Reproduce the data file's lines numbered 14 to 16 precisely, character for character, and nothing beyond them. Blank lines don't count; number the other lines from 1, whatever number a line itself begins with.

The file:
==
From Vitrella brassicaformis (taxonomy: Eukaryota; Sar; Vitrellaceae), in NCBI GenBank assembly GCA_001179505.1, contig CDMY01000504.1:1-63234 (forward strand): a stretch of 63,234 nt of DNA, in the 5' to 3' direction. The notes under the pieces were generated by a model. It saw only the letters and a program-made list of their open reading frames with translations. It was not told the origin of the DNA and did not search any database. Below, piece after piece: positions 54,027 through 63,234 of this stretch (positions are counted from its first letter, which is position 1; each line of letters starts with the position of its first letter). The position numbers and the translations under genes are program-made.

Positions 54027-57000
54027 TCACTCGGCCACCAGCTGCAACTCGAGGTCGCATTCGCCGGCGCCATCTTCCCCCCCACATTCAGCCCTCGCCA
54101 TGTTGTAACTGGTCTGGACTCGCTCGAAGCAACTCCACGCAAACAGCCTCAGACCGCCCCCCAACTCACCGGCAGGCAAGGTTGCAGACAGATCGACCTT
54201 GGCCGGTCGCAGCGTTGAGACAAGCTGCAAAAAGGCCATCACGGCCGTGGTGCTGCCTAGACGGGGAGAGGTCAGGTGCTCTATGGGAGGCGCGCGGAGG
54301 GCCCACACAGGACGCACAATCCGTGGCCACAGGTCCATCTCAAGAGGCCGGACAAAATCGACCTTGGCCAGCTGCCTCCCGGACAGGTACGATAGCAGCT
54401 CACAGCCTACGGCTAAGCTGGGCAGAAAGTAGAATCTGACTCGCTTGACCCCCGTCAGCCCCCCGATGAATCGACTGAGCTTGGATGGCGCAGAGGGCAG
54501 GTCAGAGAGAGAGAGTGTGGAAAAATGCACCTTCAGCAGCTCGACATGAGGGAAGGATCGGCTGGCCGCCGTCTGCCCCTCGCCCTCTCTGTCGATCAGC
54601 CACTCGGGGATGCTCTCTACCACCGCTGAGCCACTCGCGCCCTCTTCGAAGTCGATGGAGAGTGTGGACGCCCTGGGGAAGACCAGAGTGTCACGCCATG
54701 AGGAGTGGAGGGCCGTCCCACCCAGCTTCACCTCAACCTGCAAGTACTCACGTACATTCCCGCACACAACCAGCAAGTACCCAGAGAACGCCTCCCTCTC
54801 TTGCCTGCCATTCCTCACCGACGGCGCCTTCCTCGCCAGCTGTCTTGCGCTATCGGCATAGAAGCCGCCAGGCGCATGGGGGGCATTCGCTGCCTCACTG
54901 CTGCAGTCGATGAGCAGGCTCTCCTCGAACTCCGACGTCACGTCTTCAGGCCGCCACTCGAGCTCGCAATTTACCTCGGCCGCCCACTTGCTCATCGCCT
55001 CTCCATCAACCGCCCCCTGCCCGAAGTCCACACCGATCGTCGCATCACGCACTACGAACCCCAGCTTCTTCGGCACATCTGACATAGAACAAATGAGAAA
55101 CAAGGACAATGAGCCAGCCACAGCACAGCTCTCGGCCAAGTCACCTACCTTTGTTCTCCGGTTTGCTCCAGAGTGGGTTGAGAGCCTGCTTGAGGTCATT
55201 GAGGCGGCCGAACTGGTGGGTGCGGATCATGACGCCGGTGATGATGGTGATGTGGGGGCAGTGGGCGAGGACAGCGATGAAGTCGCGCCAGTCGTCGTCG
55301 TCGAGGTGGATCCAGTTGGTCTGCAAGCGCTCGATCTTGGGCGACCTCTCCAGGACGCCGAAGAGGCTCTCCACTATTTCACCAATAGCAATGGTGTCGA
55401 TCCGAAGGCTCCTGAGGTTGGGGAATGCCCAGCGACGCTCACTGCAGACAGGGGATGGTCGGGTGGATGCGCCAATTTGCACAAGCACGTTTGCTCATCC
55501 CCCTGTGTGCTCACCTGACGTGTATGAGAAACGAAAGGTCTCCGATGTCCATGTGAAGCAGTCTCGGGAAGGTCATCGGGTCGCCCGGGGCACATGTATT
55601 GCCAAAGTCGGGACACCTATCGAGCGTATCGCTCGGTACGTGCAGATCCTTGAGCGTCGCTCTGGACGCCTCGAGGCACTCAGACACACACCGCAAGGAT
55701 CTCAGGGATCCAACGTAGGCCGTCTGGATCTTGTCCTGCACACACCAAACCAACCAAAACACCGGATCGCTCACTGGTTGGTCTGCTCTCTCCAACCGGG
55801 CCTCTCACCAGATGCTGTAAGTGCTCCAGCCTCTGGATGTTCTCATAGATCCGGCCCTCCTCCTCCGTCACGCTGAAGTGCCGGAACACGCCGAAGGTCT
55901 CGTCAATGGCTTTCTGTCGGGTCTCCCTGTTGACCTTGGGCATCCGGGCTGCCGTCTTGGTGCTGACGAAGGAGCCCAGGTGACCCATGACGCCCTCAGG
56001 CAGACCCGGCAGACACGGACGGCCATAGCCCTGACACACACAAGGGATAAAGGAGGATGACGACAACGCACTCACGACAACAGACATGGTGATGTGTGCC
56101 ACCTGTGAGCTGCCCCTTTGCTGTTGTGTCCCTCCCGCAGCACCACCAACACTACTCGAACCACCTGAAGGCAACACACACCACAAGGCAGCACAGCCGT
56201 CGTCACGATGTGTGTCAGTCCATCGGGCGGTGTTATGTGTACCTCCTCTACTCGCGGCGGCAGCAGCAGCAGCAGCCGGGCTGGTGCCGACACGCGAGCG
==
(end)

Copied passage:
55101 CAAGGACAATGAGCCAGCCACAGCACAGCTCTCGGCCAAGTCACCTACCTTTGTTCTCCGGTTTGCTCCAGAGTGGGTTGAGAGCCTGCTTGAGGTCATT
55201 GAGGCGGCCGAACTGGTGGGTGCGGATCATGACGCCGGTGATGATGGTGATGTGGGGGCAGTGGGCGAGGACAGCGATGAAGTCGCGCCAGTCGTCGTCG
55301 TCGAGGTGGATCCAGTTGGTCTGCAAGCGCTCGATCTTGGGCGACCTCTCCAGGACGCCGAAGAGGCTCTCCACTATTTCACCAATAGCAATGGTGTCGA